The British Poets: Including Translations ...

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Page 212 - With those which Minio's fields and Pyrgi gave, All bred in arms, unanimous, and brave. Thou, Muse, the name of Cinyras renew, 'And brave Cupavo follow'd but by few; Whose helm confess'd the lineage of the man, And bore, with wings display'd, a silver swan. Love was the fault of his fam'd ancestry, Whose forms and fortunes in his ensigns fly.
Page 184 - But far they had not pass'd, before they spied Three hundred horse, with Volscens for their guide. The queen a legion to king Turnus sent : But the swift horse the slower foot prevent. And now, advancing, sought the leader's tent. They saw the pair ; for, through the doubtful shade.
Page 34 - Let him for succour sue from place to place, Torn from his subjects, and his son's embrace. First let him see his friends in battle slain, And their untimely fate lament in vain: And when at length the cruel war shall cease, On hard conditions may he buy his peace: Nor let him then enjoy supreme command ; But fall, untimely, by some hostile hand, And lie unburied on the barren sand!
Page 106 - No speck is left of their habitual stains, But the pure ether of the soul remains. But, when a thousand rolling years are past, (So long their punishments and penance last,) Whole droves of minds are, by the driving god...
Page 108 - India shall his pow'r obey; He shall extend his propagated sway Beyond the solar year, without the starry way, Where Atlas turns the rolling heav'ns round, And his broad shoulders with their lights are crown'd.
Page 188 - Content, in death, to be revenged so well. O happy friends ! for, if my verse can give Immortal life, your fame shall ever live, Fix'd as the Capitol's foundation lies, And spread, where'er the Roman eagle flies ! The conquering party first divide the prey, Then their slain leader to the camp convey.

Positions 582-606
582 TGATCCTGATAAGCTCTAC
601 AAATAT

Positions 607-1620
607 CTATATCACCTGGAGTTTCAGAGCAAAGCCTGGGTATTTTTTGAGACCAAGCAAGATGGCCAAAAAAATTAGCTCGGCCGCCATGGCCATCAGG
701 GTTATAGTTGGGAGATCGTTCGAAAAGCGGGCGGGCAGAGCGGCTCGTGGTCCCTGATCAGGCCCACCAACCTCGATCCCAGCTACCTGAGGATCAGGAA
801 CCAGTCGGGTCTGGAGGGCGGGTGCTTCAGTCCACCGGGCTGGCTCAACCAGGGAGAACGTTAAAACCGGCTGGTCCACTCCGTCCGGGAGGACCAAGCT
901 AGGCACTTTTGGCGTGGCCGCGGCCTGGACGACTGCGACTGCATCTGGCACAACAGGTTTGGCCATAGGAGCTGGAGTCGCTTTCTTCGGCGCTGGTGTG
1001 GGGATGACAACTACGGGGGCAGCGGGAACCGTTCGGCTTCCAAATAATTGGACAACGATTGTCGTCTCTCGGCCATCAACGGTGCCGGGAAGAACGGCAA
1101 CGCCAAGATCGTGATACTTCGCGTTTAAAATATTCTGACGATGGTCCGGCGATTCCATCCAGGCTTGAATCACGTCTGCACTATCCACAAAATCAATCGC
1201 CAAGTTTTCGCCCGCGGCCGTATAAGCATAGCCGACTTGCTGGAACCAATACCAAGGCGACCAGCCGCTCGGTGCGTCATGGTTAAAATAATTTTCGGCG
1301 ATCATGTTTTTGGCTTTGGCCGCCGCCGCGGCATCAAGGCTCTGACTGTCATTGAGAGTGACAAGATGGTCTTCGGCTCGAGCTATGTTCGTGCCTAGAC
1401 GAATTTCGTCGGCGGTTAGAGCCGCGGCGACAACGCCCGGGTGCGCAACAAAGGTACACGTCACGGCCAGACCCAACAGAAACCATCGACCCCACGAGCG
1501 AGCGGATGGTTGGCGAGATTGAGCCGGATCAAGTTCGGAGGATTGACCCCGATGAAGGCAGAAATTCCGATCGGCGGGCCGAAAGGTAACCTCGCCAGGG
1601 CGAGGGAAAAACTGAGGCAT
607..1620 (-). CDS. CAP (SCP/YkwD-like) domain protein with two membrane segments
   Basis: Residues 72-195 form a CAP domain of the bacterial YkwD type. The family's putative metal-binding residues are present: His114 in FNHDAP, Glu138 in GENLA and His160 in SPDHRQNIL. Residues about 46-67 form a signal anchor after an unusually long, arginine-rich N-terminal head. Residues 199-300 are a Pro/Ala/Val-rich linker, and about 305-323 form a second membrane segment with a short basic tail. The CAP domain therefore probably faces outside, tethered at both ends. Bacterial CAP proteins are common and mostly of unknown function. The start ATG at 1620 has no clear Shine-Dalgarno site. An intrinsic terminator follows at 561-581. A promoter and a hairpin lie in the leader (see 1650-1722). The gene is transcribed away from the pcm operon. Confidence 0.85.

Page 154 - O still propitious pow'r, that rules my heart ! A mother kneels a suppliant for her son. By Thetis and Aurora thou wert won To forge impenetrable shields, and grace With fated arms a less illustrious race. Behold, what haughty nations are combin'd Against the relics of the Phrygian kind, With fire and sword my people to destroy, And conquer Venus twice, in conqu'ring Troy.
Page 111 - Let others better mould the running mass Of metals, and inform the breathing brass, And soften into flesh, a marble face ; Plead better at the bar ; describe the skies, And when the stars descend, and when they rise.
Page 179 - Which will our way to great ^Eneas guide. Expect each hour to see him safe again, Loaded with spoils of foes in battle slain. Snatch we the lucky minute while we may ; Nor can we be mistaken in the way ; For, hunting in the vales, we both have seen The rising turrets, and the stream between, And know the winding course, with every ford.
Page 75 - For faith reposed on seas, and on the flatt'ring sky, Thy naked corpse is doom'd on shores unknown to lie.' BOOK VI. ARGUMENT. THE Sibyl foretels yEneas the adventures he should meet with in Italy— She attends him to hell ; describing to him the various scenes of that place, and conducting him to his father Anchises, who instructs him in those .sublime mysteries of the soul of the world, and the transmigration ; and shows him that glorious race of heroes, which was to descend from him and his posterity.

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